- And so it begins: Hedge funds bail from Deutsche Bank, just like with Lehman in 2008
- How the next crisis will be different… and how it won’t be
- It’s not Deutsche Bank’s rescue that you should fear. It’s what happens before
- Turning Japanese: The Fed tiptoes toward buying stocks
- Answering reader inquires about “the new world money”
- “The government keeps us safe” and other things grade-schoolers learn… cautious consumers… an update on the Fed’s quest for 2% inflation… and more!
With the proviso that we’ve not had time to verify its authenticity… we begin today with an Instagram post from professional rabble-rouser Adam Kokesh: “A friend of mine whose child is in a government school sent me this. Scary indoctrination!”
Apparently, it’s sung to the tune of The Addams Family theme song.
Assuming it’s for real, we merely pass it along as a sign of the times before we move on to more pressing matters…
“This is how it started with Bear Stearns and Lehman Bros. in 2008,” says Dan Amoss of our macro research unit — speaking of the latest drama at Deutsche Bank.
On Monday, we mentioned Deutsche shares tumbled to three-decade lows after the German press reported that Chancellor Angela Merkel had ruled out any state aid for the ailing giant.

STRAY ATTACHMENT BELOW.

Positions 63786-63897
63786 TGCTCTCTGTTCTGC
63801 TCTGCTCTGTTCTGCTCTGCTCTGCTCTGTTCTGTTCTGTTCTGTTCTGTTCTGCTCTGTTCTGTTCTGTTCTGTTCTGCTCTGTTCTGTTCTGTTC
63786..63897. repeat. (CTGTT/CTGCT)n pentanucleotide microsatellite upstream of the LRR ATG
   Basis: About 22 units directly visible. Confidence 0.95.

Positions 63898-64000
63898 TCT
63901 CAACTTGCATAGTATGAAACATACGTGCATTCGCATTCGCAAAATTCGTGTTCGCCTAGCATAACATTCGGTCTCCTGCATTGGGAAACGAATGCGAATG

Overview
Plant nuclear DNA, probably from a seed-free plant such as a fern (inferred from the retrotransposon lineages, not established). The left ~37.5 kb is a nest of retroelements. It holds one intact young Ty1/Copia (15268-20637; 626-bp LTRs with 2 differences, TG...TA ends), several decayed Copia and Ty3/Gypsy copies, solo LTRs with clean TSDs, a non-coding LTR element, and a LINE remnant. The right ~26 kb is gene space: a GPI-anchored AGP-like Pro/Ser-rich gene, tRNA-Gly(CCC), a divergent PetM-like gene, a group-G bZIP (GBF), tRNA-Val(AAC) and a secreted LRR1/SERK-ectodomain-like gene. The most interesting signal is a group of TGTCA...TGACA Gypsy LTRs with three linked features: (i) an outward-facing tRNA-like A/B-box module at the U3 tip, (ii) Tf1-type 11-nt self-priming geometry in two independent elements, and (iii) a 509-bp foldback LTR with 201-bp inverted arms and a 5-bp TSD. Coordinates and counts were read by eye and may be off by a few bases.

Shortly after we went to virtual press yesterday, the next shoe dropped as Bloomberg reported several hedge funds were getting out of Dodge — or Deutsche, as the case may be: “A number of funds that clear derivatives trades with Deutsche Bank AG have withdrawn some excess cash and positions held at the lender, a sign of counterparties’ mounting concerns about doing business with Europe’s largest investment bank.”
Gotta love that ol’ “counterparty risk.”
Meanwhile, Deutsche CEO John Cryan — he’s a Brit, in case you’re wondering about the non-German name — sent an email to his employees trying to assure them everything will be alright. It was an anodyne message, acknowledging “new rumors” were causing the share price to fall even further.
Really? No waste matter, Sherlock!
Cryan evidently knows better than to follow the path of Lehman CEO Dick Fuld. In April 2008, Fuld infamously said of the people betting his company’s stock would go down, “I will hurt the shorts, and that is my goal.”
Less than six months later, Lehman was no more. And in the interim, the aforementioned Dan Amoss led readers to 462% gains on Lehman put options.
So… what’s the “next Lehman” potential with Deutsche Bank, really?